control means responsive to detection of the incoming call conducted by said incoming call detection means for checking said memory for the presence of said melody index and upon finding said melody index controlling said speaker to sound said selected portion of the musical program by accessing the stored melody index and causing the music data reproduction means to reproduce the selected portion of the musical program stored in the memory card, further in response to detection of the incoming call by said incoming detection means and upon not finding the presence of said melody index, said control means outputs the stored ring tones over the speaker.
3. The portable telephone terminal according to claim 2, wherein
the music data stored in said memory card is data taken in the portable telephone terminal from an external source.
4. The portable telephone terminal according to claim 3, wherein
the music data is taken in by reception conducted by said radio communication means.
5. The terminal according to claim 2,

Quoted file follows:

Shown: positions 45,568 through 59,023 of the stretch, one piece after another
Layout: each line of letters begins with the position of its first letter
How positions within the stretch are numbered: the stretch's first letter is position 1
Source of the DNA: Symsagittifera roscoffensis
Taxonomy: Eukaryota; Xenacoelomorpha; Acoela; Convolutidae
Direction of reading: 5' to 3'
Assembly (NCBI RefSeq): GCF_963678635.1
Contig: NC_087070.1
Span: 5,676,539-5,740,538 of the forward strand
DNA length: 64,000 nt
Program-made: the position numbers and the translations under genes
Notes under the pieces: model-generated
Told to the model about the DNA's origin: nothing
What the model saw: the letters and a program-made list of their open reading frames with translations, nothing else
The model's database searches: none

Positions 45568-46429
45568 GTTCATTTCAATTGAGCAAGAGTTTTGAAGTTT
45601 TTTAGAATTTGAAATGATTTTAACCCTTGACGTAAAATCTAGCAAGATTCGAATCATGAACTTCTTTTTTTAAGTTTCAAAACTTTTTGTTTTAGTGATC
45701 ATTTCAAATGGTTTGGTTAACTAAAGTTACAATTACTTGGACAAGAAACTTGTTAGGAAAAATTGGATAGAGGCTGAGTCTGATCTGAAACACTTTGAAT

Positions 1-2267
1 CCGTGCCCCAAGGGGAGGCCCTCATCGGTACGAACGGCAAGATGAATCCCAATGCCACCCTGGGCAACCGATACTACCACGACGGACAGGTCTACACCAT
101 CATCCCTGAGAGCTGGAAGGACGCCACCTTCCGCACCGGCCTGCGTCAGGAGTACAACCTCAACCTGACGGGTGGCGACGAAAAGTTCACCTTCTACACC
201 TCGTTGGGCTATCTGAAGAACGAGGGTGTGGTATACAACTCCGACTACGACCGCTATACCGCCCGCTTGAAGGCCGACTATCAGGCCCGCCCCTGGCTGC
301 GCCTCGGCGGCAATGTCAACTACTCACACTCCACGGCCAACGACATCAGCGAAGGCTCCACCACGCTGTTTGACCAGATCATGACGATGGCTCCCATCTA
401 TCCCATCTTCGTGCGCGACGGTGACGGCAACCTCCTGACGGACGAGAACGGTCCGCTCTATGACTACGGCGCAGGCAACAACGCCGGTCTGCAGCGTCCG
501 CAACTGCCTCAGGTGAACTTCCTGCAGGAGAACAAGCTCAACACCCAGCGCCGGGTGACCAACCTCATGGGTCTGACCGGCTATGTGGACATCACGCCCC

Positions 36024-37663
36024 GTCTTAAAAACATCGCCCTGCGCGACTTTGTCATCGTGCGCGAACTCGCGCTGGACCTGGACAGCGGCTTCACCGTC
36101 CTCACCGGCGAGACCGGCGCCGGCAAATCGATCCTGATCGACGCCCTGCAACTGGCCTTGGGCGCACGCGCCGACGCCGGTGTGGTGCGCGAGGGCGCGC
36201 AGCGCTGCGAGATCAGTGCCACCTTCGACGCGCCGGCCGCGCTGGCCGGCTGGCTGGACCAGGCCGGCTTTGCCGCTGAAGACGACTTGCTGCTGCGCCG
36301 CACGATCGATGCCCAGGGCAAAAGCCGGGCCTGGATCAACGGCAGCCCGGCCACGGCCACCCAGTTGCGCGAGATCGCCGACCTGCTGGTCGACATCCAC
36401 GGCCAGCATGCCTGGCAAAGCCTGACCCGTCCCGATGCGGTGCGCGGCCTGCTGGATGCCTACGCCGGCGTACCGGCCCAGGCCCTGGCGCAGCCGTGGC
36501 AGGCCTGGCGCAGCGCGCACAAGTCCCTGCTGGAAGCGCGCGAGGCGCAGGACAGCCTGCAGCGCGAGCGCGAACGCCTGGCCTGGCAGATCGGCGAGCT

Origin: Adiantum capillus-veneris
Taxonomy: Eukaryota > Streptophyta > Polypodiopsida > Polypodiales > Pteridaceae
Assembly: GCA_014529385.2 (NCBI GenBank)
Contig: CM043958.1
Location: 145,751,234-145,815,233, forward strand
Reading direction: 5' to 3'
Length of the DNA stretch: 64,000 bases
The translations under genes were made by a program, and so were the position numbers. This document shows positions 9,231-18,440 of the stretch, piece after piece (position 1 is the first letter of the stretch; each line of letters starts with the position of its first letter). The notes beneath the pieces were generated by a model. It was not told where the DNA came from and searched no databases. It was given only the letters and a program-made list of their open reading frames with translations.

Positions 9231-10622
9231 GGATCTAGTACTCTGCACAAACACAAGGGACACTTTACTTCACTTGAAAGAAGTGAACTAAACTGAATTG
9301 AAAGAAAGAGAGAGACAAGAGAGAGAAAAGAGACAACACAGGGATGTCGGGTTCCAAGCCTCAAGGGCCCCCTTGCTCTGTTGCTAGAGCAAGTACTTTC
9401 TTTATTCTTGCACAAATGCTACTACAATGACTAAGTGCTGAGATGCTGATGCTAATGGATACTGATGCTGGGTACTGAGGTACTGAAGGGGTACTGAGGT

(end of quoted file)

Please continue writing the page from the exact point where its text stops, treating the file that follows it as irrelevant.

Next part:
further comprising data conversion means for conducting predetermined conversion- processing on the music data stored in said memory card, and
upon detecting that said musical program setting means has set the melody index, said control means controls said conversion means so as to conduct predetermined conversion processing on the selected portion of the musical program and conducts control so as to store resultant data in said ring tones storage means.
Description
BACKGROUND OF THE INVENTION

1. Field of the Invention

The present invention relates to a ring tones output method and a communication terminal apparatus suitable for application to, for example, a radio telephone apparatus called portable telephone terminal. In particular, the present invention relates to a ring tones output method of a communication terminal that has a music reproduction function of reproducing predetermined audio data and that reproduces the audio data as a ring tones in the telephone function.

2. Description of the Related Art